Since the financial and economic collapse last September, policy decisions at the Federal Reserve have been a one-way street. The Fed has pumped a massive amount of funds into the markets in an effort to keep the economy out of the abyss of deflation and assure enough monetary fuel for an economic recovery. There has been no need to watch out for oncoming traffic—in the form of future inflation. Now the trip is starting to get interesting. Amid hints that the economy is beginning to stabilize, concerns are growing about the Fed's ability to withdraw all that excess liquidity, while avoiding a crippling bout of inflation.
This exit strategy has occupied a "significant portion" of recent policy deliberations, Fed Chairman Ben Bernanke said in a recent speech, and it was undoubtedly a hot topic at the Apr. 28-29 meeting of the central bank. Knowing when to tighten the monetary screws is always a tough call, even for traditional interest-rate policy. Up to now, the past has offered a road map. However, policymakers have no such framework to guide their current unconventional strategies, which greatly increases the risk of a policy mistake.
The markets are already getting a little nervous. Demand for five-year Treasury Inflation-Protected Securities (TIPS) was very high at the Apr. 23 auction. Also, the spread between the yields on a regular 10-year Treasury note and a 10-year TIPS note has widened in recent weeks, suggesting rising expectations of higher inflation.
The Fed's balance sheet has already more than doubled, to $2.2 trillion on Apr. 22. Under normal financial conditions, as lending multiplies the impact of all that monetary raw material, the money supply would be twice its current $8.4 billion. As it is, that multiplier effect is muted, since banks are not lending out those funds as they normally would. Still, the inflation potential is clear, especially since policymakers have already committed to additional purchases of a variety of securities that would balloon the Fed's balance sheet to around $4 trillion.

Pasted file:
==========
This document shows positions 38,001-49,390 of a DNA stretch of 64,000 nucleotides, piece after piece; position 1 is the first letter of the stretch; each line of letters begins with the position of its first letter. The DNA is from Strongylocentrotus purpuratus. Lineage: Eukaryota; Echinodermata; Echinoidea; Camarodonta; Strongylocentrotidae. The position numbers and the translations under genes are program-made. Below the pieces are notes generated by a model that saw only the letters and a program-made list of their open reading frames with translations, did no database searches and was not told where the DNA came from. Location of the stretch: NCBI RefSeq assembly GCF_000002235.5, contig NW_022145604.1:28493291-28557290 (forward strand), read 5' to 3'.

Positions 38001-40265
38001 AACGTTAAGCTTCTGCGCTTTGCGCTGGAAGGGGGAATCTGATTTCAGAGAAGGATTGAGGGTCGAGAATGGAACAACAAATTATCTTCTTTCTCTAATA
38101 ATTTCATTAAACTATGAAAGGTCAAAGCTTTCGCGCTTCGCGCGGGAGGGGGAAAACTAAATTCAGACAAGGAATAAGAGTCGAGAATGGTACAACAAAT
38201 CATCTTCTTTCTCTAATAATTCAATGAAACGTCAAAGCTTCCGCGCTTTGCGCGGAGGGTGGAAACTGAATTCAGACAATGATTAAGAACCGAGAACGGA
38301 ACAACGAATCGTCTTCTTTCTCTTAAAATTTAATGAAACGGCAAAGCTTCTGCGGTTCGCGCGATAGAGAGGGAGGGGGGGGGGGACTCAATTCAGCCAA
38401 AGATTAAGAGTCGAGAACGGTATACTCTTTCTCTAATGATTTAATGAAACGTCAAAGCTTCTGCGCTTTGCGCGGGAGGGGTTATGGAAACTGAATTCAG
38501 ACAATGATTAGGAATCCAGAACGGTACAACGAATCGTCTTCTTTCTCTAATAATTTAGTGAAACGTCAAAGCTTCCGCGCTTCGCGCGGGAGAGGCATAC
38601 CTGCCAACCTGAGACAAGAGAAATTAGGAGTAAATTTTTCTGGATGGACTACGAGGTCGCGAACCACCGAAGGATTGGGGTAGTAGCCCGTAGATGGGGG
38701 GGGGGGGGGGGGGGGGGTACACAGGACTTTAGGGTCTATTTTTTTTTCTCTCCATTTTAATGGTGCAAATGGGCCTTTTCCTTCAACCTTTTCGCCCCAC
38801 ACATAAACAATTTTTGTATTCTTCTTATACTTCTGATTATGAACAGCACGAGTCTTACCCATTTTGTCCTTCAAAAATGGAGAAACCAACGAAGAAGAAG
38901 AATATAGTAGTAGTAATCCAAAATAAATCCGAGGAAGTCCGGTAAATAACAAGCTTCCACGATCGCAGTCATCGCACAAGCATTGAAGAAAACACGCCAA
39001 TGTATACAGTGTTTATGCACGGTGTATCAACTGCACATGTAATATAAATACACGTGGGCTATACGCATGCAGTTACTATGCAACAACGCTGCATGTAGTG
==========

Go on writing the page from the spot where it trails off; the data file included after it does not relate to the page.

At the same time, recovery talk has been picking up. Although the economy continues to contract, recent data offer clear signs that the weakness is fading. First-quarter real gross domestic product shrank 6.1%, about the same as the fourth quarter's 6.3% drop. However, the falloff in overall private-sector demand moderated notably. Consumer spending actually rose 2.2%, and April consumer confidence jumped. A record $103 billion inventory liquidation accounted for 2.8 percentage points of the GDP shrinkage, presaging a pickup in production later this year. Plus, housing starts and sales, so central to this recession, appear to be leveling out.
The Fed has plenty of tools to sop up the excess, especially if it gains congressional approval to issue its own debt. Selling riskless "Fed notes" would effectively drain funds from the banking sector. Other methods include increasing the rate the Fed pays banks to hold their excess funds at the central bank, instead of lending them out, as well as traditional hikes in the Fed's target interest rate.
Moreover, many of the Fed's short-term liquidity programs will simply die away as obligations expire or as new borrowing is no longer needed. Already, these programs have shrunk by more than $400 billion so far this year, but that decline has been offset by the Fed's increased purchases of longer-term assets, such as mortgage-backed and other asset-backed securities.
The real question is: Will the Fed have time to execute this daunting mop-up operation? Most economists think it will. When this recession is over, GDP will be about 7% below where it would be if all workers and equipment were fully employed. Until that slack is used up, inflation cannot take root. Even growing at 4.5% annually, which is far faster than anyone expects, it would take the economy three years to reach that point. It's a strong argument, but with all that monetary fuel sloshing around just waiting for a spark, investors still have every right to be wary.